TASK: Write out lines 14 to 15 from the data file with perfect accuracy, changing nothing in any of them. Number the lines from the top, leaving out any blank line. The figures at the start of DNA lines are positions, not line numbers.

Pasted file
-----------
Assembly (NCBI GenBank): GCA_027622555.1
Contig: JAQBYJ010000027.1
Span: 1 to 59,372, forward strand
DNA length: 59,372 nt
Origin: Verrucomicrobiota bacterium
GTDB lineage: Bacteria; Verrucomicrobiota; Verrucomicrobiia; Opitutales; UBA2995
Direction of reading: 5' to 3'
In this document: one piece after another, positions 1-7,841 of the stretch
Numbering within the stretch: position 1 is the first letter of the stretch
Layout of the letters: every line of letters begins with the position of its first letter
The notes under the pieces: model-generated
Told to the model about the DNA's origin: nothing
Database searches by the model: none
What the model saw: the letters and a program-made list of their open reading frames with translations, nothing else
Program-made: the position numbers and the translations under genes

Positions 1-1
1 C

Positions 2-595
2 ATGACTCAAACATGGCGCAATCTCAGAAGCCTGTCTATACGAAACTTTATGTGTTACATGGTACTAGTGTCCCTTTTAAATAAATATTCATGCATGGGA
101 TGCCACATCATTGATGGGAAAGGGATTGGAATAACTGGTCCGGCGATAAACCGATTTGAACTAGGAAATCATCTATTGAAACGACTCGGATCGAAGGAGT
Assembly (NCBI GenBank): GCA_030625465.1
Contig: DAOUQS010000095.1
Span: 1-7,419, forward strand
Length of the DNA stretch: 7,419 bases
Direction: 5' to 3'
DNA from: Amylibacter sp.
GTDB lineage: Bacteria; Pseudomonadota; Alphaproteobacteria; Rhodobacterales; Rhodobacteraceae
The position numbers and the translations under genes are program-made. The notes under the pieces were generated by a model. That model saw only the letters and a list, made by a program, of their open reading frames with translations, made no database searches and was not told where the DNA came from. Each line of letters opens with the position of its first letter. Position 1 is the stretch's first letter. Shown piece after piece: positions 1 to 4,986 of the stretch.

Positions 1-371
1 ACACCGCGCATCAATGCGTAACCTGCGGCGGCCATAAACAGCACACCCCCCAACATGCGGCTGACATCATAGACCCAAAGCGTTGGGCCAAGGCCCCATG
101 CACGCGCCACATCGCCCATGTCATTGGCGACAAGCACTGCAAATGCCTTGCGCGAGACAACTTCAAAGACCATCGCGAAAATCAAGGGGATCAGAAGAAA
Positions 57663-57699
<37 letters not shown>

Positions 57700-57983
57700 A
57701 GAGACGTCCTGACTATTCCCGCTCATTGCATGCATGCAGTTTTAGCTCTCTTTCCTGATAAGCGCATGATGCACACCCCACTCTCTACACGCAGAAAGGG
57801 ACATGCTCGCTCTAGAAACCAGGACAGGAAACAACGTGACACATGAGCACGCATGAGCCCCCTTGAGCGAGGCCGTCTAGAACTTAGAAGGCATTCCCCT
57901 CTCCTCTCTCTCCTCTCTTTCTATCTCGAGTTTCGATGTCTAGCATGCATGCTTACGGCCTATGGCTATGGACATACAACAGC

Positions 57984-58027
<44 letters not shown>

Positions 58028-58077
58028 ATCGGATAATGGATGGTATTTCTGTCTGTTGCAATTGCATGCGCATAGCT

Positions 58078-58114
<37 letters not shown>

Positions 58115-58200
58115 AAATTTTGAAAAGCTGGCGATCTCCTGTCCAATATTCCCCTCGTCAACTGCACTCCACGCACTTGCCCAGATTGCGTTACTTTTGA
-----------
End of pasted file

What the model saw: the letters and a program-made list of their open reading frames with translations, nothing else
Program-made: the position numbers and the translations under genes